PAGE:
- Can you share any broad generalities about HSE classes within your Consortium? (downward trends in class attendance due to better economy or the reverse, etc.)
- Are there any other details you would like to share or questions I should have asked?
Wes received four responses. One response was a single sentence: "We have exclusively used GED.com as our provider." One response was an invitation to meet at a later date to discuss in greater detail, which never happened. Wes also spoke with community-based providers and received considerably better feedback. Still, the lack of responses spoke volumes about the state's interest in equivalency options.
Who, then, is to blame for the declining numbers of test-takers and GED's return to monopolization of Texas?
It begins with the passage of the Texas House Bill 1956. This bill provides a way for adult learners who, lacking credits or tests from their high school, to return to complete those missing pieces and graduate with a diploma. (As a good option, we should all be in support of this, but it does affect the number of GED or HiSET test-takers). We can blame the Texas Education Agency and the State Board of Education. Their bureaucratic red tape and rigid timelines do not allow flexibility in applying for state contracts, and the timing of the contract renewal fell squarely in the height of uncertainty surrounding the COVID-19 pandemic. Speaking of COVID-19, the closure of face-to-face instructional programs and the lack of digital literacy and computer hardware among adult learners lead to a steep decline in student enrollment. Testing centers shut their doors, and a test-at-home option was unavailable until 2021. As the federal fund distributor, the Texas Workforce Commission was slow to contract with ETS HiSET for vouchers to eliminate the cost of subject tests for students. GED had vouchers in place four to five months before HiSET did.
Additionally, TWC leadership appeared uninformed on essential matters related to HiSET's departure. Texas governmental agencies cannot promote test options to students (states like California can and do promote all tests available to learners), so the onus of awareness falls to the test providers (Pearson for GED and ETS for HiSET). Texas's ETS HiSET representative did incredible work as a one-woman army in the state. When she left ETS HiSET, the company was slow to replace her, and by the time they had, the global pandemic had taken hold. ETS also had the chance to speak with a member of the State Board of Education, who was instrumental in fighting for test choice in Texas in 2017, and who was willing to fight for special consideration to return to Texas. ETS rejected that opportunity, and so they deserve the blame too.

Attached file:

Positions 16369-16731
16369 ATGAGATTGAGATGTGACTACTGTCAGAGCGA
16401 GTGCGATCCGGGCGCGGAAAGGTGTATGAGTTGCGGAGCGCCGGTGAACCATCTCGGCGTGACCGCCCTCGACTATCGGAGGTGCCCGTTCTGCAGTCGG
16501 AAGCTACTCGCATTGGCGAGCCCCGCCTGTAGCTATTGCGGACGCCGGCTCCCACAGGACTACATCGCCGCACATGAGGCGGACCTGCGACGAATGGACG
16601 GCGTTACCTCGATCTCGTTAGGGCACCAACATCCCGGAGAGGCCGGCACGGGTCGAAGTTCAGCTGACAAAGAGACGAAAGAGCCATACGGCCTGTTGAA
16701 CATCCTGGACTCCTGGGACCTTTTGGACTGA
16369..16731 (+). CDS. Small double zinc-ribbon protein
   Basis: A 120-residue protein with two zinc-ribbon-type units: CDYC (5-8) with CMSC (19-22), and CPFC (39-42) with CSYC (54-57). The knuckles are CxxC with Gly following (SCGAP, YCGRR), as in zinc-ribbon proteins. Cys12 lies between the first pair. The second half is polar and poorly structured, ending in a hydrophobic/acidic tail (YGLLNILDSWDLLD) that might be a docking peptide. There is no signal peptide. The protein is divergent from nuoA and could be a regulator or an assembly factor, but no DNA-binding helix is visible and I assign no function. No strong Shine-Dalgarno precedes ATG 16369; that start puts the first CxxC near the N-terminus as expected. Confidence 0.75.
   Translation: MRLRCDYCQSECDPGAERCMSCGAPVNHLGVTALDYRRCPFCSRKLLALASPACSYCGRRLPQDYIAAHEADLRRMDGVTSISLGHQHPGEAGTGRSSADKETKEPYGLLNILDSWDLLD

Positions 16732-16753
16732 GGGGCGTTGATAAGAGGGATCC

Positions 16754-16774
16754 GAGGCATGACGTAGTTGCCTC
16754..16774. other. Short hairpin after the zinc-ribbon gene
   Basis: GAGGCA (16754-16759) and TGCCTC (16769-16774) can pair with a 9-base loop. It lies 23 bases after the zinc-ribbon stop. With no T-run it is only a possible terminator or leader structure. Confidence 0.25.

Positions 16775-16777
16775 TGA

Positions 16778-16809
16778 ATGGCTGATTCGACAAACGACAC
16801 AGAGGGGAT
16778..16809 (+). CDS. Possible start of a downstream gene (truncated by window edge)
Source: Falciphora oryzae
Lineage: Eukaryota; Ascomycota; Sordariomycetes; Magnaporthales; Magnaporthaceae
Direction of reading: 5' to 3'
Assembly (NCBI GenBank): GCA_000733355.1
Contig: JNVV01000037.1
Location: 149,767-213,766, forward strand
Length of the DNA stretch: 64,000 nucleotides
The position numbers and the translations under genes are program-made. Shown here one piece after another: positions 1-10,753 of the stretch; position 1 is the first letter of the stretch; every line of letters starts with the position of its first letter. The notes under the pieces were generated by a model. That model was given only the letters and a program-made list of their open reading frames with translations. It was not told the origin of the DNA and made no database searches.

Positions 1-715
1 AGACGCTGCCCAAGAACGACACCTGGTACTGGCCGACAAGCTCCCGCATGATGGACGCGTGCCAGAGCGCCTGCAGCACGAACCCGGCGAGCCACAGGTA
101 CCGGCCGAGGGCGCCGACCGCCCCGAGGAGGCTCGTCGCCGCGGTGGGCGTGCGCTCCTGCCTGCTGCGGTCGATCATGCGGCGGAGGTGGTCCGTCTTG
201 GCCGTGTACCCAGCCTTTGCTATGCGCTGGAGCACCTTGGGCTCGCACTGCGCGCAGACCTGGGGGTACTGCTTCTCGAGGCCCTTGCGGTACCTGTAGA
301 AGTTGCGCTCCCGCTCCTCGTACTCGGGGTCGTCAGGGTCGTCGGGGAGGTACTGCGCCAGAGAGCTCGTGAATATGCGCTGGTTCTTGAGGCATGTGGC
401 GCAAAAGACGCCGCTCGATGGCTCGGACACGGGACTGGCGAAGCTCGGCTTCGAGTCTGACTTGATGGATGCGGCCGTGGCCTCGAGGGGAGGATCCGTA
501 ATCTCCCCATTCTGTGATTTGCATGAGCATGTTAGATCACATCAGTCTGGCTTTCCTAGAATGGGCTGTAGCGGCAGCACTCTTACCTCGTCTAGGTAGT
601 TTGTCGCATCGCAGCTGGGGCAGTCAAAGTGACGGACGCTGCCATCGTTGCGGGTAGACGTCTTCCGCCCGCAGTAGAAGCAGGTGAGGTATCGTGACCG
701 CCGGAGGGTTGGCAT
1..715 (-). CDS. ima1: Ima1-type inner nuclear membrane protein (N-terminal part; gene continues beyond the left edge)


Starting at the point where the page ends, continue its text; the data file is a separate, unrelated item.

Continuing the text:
Finally, we as adult educators deserve the blame. If we are not fighting for ways to help our learners achieve their goals, we are failing our students and failing our communities. In thinking of that single-sentence reply about only using GED, the inability to even consider alternatives to a test (GED) that learners are not passing because 'we have always done things this way and why change?' is the exact kind of thinking that keeps Texas ranked 49th in percentage of adults with a high school diploma or equivalency (per Literacy Texas). Because our state government can't promote options to its citizens, it is up to the teachers, program administrators, and nonprofit agencies to raise the banner and advocate for adult learners. But they didn't, and seven months after HiSET left the state, they still aren't.
Options and updates are few and far between. Adult learners who have not passed all four HiSET subject tests can either complete the exam by driving to Oklahoma, Louisiana, or New Mexico and taking the subject tests in those states (none of these states have residency requirements) or register in those states for the 'Test-At-Home' option, which is more expensive. They can also start entirely anew with the GED test.
On November 2, 2021, an announcement was made that a testing company called PSI Services acquired HiSET. PSI focuses on workforce and career development assessments. At that time, PSI hired the entire HiSET team to continue servicing HiSET students around the country. The transition could take up to a year to complete. If murmurings of the sale were happening in 2021, and it is reasonable to assume it was, then this could be the biggest reason for ETS not pushing to stay in Texas. The unfortunate thing is that the few HiSET supporters from 2017-2021 feel burned by HiSET's leaving. We have heard from many programs in the community that even if HiSET returns in the future, they cannot trust that this will happen again when the going gets tough. In our communications with HiSET's administration, they indicate they are hopeful they can return to Texas, but when that could be is yet to be determined.
The Tarrant Literacy Coalition will continue to fight for HSE test choice in the state; because choice matters. Choice builds ownership in learning. Choice emboldens true differentiation. Choice allows learners to display their skills in the way that best represents their knowledge. And choice + agency = learning. The fight is arduous, as the response to our calls for support is tepid at best; however, the fight is critical to the future of our state.
All links in this article, as well as a recorded version of the "Autopsy to Advocacy" presentation can be found at https://tinyurl.com/EdOpPt4
*The exception is 2013, before the GED exam changed, updating content and delivery and nullifying any partially completed test results.
** The exception here is the start of the pandemic in 2020. ETS HiSET's 'business decision' line was in the context of ETS being a nonprofit organization, and all nonprofits were significantly negatively affected by the pandemic. The justification was a reduction of overall services, focusing inwardly and strengthening markets on the cusp of success or failure. Texas, it would seem, was clearly in the failure column.